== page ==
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Seleukid Kingdom, Antiochus I Soter, 280 - 261 B.C.

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After the fall of Assyria, Harran was part of the Median Empire and passed to the Persian Achaemenids in the 6th century B.C. The city remained in Persian hands until 331 B.C., when the army of Alexander the Great entered the city. After the death of Alexander in 323 B.C., the city was contested by his successors: Perdiccas, Antigonus Monophthalmus, and Eumenes, but eventually it was capital of the Seleucid Empire's Osrhoene province. For one and a half centuries the town flourished. It became independent when the Parthians occupied Babylonia. The Parthian and Seleucid kings were both happy with a buffer state, and the dynasty of the Arabian Abgarides, technically a vassal of the Parthian "king of kings," was to rule Osrhoene for centuries. The main language in Oshroene was Aramaic.
GY87705. Bronze AE 19, Houghton and Lorber I 339.4, Newell ESM 946, HGC 9 148, F, well centered, corrosion, weight 6.277 g, maximum diameter 19.2 mm, die axis 300o, Antioch on the Orontes mint, 278 - 268 B.C.; obverse macedonian shield decorated with central anchor; reverse horned elephant walking right, BAΣIΛEΩΣ / ANTIOXOY above and below, monogram and club above, jawbone below; $70.00 (€59.50)


Lot of 3 German States Silver Coins, 1904, 1911 and 1913

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- Hesse-Darmstadt, 1904, 2 marks, KM 372, Ernst Ludwig, 400th Birthday of Philipp the Magnanimous, obv: jugate heads left / rev: crowned imperial eagle with shield on breast.

- Bavaria, 1911D, 3 marks, KM 998, Otto, 90th Birthday of Prince Regent Luitpold, obv: head right / rev: crowned imperial eagle shield on breast, edge lettering: GOTT MIT UNS.

- Prussia, 1913A, 2 marks, KM 532, Wilhelm II, 100th Anniversary victory over Napoleon at Leipzig, obv: eagle with snake in talons / rev: figure on horseback surrounded by people.
LT87713. Silver Lot, 3 Brilliant Uncirculated German States Silver Coins, the lot is the actual coins in the photograph, as-is, no returns; $270.00 (€229.50)


Thracians, Odrysian Kingdom, Seuthes III, c. 330 - 295 B.C.

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Seuthes was the high priest of the Cabeiri, and the king of the Odrysian Thracians. He revolted against Macedonia about 325 B.C., after Alexander's governor Zopyrion was killed in battle against the Getae. Seuthes was apparently subdued by Antipater, but after Alexander died in 323 B.C. he again took up arms in opposition to the new governor Lysimachus. They fought to a draw and both withdrew, but ultimately Seuthes acknowledged Lysimachus' authority. In 320 B.C., Seuthes III moved the Odrysian kingdom to central Thrace and built his capital city at Seuthopolis. In 313 B.C. he supported Antigonus I against Lysimachus, occupying the passes of Mount Haemus, but was again defeated and forced to submit to Lysimachus. After Lysimachus died in 281 B.C., Thrace came under the suzerainty of Ptolemy Keraunos.Head of Seuthes III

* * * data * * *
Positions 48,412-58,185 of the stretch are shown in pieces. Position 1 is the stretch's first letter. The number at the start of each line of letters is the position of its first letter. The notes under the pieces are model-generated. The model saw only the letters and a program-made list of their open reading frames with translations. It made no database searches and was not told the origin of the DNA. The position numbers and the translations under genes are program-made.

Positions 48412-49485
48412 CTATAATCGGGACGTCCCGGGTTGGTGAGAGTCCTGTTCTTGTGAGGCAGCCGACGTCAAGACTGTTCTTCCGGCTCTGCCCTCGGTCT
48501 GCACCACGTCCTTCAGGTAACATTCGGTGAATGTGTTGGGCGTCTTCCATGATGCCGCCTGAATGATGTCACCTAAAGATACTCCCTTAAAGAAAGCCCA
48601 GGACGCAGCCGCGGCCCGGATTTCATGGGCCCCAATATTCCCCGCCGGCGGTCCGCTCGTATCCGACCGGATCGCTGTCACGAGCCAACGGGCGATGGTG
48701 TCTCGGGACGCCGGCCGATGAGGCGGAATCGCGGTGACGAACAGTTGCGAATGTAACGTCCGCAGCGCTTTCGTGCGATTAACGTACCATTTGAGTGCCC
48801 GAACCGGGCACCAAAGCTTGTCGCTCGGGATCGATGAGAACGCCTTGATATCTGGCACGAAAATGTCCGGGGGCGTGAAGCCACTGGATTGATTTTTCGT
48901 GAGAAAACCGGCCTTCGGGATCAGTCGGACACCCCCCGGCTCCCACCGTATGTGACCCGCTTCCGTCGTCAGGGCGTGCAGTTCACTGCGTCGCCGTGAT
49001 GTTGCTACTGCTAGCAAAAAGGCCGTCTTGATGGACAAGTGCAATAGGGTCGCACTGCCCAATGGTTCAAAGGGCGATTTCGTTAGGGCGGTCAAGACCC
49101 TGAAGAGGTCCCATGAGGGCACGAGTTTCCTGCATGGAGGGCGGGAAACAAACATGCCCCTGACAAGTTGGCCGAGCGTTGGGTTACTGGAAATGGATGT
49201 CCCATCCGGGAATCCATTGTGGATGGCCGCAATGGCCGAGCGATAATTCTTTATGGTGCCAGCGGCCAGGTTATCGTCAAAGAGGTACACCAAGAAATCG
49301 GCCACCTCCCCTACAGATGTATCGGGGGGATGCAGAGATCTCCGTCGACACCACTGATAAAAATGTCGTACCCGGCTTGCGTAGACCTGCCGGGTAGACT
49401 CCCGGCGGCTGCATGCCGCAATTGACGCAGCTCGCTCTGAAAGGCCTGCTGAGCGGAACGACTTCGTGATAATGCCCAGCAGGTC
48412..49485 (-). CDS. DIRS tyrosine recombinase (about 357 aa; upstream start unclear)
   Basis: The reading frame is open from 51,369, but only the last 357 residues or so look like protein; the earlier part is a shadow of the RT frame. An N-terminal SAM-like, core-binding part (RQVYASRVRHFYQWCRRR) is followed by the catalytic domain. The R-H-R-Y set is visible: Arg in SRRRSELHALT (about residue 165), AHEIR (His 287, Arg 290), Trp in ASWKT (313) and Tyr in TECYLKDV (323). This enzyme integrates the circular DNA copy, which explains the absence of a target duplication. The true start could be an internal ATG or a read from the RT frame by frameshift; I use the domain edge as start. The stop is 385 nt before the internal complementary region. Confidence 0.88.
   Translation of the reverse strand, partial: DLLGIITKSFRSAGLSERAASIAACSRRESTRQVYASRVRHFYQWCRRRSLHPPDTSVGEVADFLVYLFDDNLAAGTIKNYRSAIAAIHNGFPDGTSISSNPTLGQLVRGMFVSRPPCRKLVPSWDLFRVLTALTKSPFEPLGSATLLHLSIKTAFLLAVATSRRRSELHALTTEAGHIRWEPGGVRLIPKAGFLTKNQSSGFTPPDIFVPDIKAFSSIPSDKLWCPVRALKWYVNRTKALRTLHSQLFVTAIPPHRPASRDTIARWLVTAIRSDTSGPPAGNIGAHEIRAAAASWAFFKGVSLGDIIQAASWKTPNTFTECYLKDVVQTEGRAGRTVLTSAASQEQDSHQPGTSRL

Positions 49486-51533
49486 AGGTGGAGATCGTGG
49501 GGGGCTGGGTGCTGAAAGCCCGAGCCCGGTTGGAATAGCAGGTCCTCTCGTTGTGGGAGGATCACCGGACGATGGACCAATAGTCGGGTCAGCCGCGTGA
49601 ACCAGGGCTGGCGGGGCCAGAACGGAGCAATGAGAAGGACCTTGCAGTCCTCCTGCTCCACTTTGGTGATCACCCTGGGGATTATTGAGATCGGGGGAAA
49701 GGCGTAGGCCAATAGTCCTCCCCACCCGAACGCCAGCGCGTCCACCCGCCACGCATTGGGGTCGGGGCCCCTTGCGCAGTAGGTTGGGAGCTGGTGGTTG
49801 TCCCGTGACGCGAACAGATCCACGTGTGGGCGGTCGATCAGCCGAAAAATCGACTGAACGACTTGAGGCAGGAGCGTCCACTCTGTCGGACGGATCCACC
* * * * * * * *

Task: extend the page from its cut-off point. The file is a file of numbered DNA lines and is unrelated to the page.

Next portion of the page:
GB87745. Bronze AE 17, Youroukova 77; SNG BM Black Sea 319 var. (altar below belly); SNG Stancomb 294 var. (star below belly); SNG Cop 1073 var. (same), VF, interesting style, bumps and marks, tight flan, corrosion, weight 4166 g, maximum diameter 16.8 mm, die axis 270o, Seuthopolis (near Kazanlak, Bulgaria) mint, c. 323 - 316 B.C.; obverse laureate, bearded head of Seuthus III right; reverse horseman cantering right, left foreleg raised, ΣEYΘOY above, five-pointed star below raised foreleg; $100.00 (€85.00)


Rhodos, Caria, c. 40 B.C. - 25 A.D.

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Helios is the god and personification of the Sun in Greek mythology. He is the son of the Titan Hyperion and the Titaness Theia (according to Hesiod), also known as Euryphaessa (in Homeric Hymn 31) and brother of the goddesses Selene, the moon, and Eos, the dawn. Helios was described as a handsome young man crowned with the shining aureole of the Sun, who drove the chariot of the sun across the sky each day to earth-circling Oceanus and through the world-ocean returned to the East at night. In the Homeric Hymn to Helios, Helios is said to drive a golden chariot drawn by steeds (HH 31.14–15); and Pindar speaks of Helios's "fire-darting steeds" (Olympian Ode 7.71). Still later, the horses were given fire related names: Pyrois, Aeos, Aethon, and Phlegon. The equivalent of Helios in Roman mythology was Sol.
GB87753. Bronze AE 19, SNG Keckman 751; SNG München 673; SNG Cop 875; BMC Caria p. 263, 359; Weber III 6758, F, green patina, edge crack, weight 3.894 g, maximum diameter 18.9 mm, die axis 0o, Rhodos (Rhodes, Greece) mint, c. 40 B.C. - 25 A.D.; obverse radiate head of Helios right; reverse PO∆IWN, full blown open rose with four pedals, from above, term; $90.00 (€76.50)


Pantikapaion, Tauric Chersonesos, Thrace, c. 310 - 303 B.C.

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Pan is the Greek god of shepherds and flocks, fields, groves, mountain wilderness, and wooded glens, hunting, rustic music, theatrical criticism, and companion of the nymphs. He is connected to fertility and the season of spring. He has the hindquarters, legs, and horns of a goat and is usually represented in the form of a satyr, with a cloak of goat's skin, playing the Syrinx, or flute of seven pipes, and holding the pedum or pastoral staff.
GB87754. Bronze AE 20, MacDonald Bosporus 70, SNG BM 883 ff., SNG Cop 35, HGC 7 114, VF, a little rough, tiny edge crack, weight 6.725 g, maximum diameter 20.6 mm, die axis 0o, Pantikapaion (Kerch, Crimea) mint, c. 310 - 303 B.C.; obverse beardless head of Pan left, wreathed in ivy; reverse Π−A−N, head of lion left, sturgeon left below; $80.00 (€68.00)